A couple posts back an anonymous poster sought to establish my bull pedigree by throwing out the old canard about a rising market translating into more business for me:
“Hmm… a bull in disguise? Well, that’s understandable. For sure in a declining market, Rob isn’t going to starve. But given a choice, a rising market sure brings more business to Rob so why not?”
Its no secret that I’m bullish on real estate long term, especially when acquired in a disciplined manner. Who in their right mind isn’t (regardless of what investment choices they eventually make)?
The poster’s comment is emblematic of one of the challenges that comes with that blessing we call the internet: once something is said it acquires a veneer of truth, regardless of its real value.
In this case the poster has no insight into how my business works. He (or she) doesn’t know what increases my volumes, or my margin, or how either effects my bottom line. He certainly does not understand how my personal business fits into my larger corporate activities.
Yet he seems quite confident in tagging me as a closet bull based on my statement that, “…real estate, long term, tends to increase in value. It has been proven, time and again, that it is worthwhile to get in more often than it is worthwhile to get out” and the unqualified assumption that the current market translates into more money for me.
I find it interesting that this kind of inaccurate speculation is so common. If anyone actually buys into that kind of thinking it is, as Keen writes in his editorial, a case of the blind leading the blind.
I’ll pull back the curtain a little. I make money from a variety of sources. Some comes from brokering real estate transactions. That’s where I charge other Realtors a portion of their income in return for letting them use my corporation and licence to do their business. I also earn money from representing buyers or sellers in transactions. Nowadays I tend to find myself selling clients’ properties, but not in high volumes (I don;t like to see my clients get rid of good property). In different markets I buy investment properties for clients, but that’s currently hard to do (a search of the old blog will show that even last year there were some great opportunities; take a look at those old posts and compare the number of possible buys that I pointed out then to what I point out now). I also manage rental property. The more properties I manage, the more income I earn, and the income is steady. And, of course, I invest in, among other things, income producing properties.
This brief description is not intended to impress anyone with my abilities, or to justify my income by pointing out how hard the work is, or how competitive the business is. I work hard, but I’m very fortunate. I’ve got my health, a great wife, a great family, I live where and how I want, and I’ve got a few bucks. It could be a hell of a lot worse, and I’m the first to recognize that.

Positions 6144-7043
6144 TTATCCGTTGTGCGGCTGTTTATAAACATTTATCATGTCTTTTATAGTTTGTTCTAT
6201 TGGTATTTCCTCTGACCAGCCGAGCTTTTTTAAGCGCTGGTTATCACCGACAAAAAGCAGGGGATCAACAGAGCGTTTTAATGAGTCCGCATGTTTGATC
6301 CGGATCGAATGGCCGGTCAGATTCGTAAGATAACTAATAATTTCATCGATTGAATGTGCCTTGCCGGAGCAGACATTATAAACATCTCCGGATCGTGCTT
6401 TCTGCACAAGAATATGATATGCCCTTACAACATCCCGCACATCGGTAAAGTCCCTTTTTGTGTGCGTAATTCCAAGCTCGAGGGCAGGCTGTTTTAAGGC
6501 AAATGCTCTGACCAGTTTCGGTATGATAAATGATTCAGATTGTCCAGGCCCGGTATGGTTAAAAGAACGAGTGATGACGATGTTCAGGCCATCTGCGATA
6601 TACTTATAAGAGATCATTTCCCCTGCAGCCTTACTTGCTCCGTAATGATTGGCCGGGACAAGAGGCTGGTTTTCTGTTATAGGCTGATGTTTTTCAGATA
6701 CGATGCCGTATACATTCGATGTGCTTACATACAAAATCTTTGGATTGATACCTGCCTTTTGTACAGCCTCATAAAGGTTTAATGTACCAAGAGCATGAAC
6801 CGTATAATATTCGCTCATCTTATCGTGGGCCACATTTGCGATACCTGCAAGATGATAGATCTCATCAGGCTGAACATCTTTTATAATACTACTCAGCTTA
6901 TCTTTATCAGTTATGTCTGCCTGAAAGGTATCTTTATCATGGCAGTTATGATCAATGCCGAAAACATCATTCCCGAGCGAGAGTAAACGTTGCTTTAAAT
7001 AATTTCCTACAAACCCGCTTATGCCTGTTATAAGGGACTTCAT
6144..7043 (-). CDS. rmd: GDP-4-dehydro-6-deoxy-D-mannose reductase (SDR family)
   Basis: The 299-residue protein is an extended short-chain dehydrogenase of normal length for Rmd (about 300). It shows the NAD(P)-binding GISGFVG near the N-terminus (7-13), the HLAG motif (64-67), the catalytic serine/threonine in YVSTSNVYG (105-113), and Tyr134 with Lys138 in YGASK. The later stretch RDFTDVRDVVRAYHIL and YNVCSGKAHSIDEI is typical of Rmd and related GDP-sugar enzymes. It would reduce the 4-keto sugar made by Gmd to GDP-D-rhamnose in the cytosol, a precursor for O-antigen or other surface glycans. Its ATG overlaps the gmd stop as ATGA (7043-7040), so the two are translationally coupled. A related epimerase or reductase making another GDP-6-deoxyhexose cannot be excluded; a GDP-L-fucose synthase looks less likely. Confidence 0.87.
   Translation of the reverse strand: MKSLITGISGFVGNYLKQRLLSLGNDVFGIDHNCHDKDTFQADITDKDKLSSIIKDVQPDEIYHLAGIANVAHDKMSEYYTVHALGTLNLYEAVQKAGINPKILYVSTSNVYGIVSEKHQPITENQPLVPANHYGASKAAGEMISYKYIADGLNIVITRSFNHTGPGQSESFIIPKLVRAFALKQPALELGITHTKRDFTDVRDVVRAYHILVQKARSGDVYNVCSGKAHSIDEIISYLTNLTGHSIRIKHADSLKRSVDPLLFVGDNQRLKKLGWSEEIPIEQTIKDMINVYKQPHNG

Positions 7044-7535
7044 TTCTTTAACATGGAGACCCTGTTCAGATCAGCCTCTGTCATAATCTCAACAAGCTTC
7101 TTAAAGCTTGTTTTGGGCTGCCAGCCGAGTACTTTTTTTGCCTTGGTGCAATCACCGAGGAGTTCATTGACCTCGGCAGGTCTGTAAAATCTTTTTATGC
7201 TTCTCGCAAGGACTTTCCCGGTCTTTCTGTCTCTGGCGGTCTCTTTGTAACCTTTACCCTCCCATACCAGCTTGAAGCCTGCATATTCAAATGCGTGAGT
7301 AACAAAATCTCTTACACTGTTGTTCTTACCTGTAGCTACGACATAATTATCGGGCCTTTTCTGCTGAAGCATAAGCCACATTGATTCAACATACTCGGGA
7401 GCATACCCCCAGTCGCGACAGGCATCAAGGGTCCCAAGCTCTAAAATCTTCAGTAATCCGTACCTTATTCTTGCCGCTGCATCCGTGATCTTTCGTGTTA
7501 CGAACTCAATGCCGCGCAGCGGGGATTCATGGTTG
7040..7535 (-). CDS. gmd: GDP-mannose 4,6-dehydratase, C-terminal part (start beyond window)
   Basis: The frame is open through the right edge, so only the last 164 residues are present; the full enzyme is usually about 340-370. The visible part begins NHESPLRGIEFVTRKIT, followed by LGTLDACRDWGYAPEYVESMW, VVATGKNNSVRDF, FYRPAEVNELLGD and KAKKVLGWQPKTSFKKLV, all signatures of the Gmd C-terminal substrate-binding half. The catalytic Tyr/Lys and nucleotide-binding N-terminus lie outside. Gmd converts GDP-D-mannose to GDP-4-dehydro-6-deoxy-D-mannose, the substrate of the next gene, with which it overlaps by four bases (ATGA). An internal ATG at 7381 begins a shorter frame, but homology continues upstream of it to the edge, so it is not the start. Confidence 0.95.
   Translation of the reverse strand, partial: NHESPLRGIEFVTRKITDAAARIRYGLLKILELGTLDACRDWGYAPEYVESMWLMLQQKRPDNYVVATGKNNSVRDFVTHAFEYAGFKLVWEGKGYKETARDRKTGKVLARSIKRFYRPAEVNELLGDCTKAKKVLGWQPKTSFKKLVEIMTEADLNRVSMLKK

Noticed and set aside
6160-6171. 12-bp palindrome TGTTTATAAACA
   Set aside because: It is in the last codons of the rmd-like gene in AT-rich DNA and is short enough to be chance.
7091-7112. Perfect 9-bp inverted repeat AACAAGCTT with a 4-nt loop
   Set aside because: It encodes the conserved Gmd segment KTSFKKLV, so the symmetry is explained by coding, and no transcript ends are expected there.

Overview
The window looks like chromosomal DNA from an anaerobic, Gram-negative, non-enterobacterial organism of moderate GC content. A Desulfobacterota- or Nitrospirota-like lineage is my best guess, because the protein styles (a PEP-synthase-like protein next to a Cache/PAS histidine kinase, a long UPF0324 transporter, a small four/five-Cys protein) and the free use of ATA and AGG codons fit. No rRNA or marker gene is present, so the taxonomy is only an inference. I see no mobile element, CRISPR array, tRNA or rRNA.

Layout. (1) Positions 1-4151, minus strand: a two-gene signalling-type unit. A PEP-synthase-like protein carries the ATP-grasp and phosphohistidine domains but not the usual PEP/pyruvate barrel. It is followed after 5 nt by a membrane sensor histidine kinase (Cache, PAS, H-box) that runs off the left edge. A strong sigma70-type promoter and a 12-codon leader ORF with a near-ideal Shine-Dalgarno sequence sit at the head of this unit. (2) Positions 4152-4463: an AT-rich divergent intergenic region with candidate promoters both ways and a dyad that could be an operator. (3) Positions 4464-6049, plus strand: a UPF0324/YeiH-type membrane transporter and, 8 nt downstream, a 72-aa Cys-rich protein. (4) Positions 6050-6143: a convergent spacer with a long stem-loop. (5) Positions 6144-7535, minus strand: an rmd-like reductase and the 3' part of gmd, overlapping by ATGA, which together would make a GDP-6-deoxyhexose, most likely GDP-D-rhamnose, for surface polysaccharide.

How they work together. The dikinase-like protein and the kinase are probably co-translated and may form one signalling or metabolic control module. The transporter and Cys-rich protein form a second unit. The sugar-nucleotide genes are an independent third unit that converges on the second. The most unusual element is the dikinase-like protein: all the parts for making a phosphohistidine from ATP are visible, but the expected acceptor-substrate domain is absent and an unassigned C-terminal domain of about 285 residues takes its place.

It is intended to show that a market like ours doesn’t simply translate into more profit for me. Not too many years ago I had a peculiar challenge: I couldn’t find properties for clients that would lose money. They had high tax bills, and wanted two things: stable investments and tax write offs. Most lenders required 25% down on investment properties. In Maple Ridge it was common to find properties that were cash flow positive at 25% down. They were very stable investments, but they had no tax write offs.
Today I’m in worse shape. The tax write off is there in spades, but the other numbers don’t make sense. Does anyone think that portion of my business is up?
Of course, those investment properties roll right into my management company. If I’m helping a client liquidate their holdings I’m also reducing the size of my management portfolio. And, if I’m not buying properties for my clients, I’m not adding to my portfolio. Some might speculate that a slower annual rate of appreciation would contribute to a healthier bottom line for someone like me, and they’d be right.
Oh yes, my foreclosure business is way down over the past three years. It could increase 100% and still be negligible.
On the investment side, I bought my first investment property for $65,000. It was cash flow positive with 25% down. Before long I bought another for $75,000. But the third cost me $150,000. Today its hard to find anything comparable. Of course, those properties have performed extremely well, and I’m grateful. I’ve always wanted to fly, so maybe I’ll sell one of them and by a plane. But I can’t help but think: If we were in a 5% appreciation per year world, wouldn’t I have more tenants buying me more property sooner? The answer, of course, is yes. Open up Excel and do a few spreadsheets. Start in 2003. Buy three properties that cash flow at 25% down for for $65,000 each. Apply the historical returns we’ve had to date, and then pencil in 5% per year (i.e, no correction, period). Then compare that to buying the same three properties but only getting 5% per year over the past 4 years. Add a property each year, again, based on cash flowing at 25% down. Its clear which gives a better retirement. Yes, adding properties requires the downpayment, but that’s the rub: double digit increases mean you can’t buy a condo that cash flows for $20,000. 5% per year increases means that you can. And in my scenario you wouldn’t have needed $20,000 for a downpayment until this year, at which time you’d have 7 tenants.
What’s the point? I’ve presented both anecdotal and factual evidence that this market is nowhere near as lucrative for Realtors (and for me in particular) as some assume. Yet the assumption persists. Its really not a supportable assumption (I know because, like most people, I’m on intimate terms with my income). How many other unsupportable assumptions do we run across on the ‘net, and how many do we accept as fact?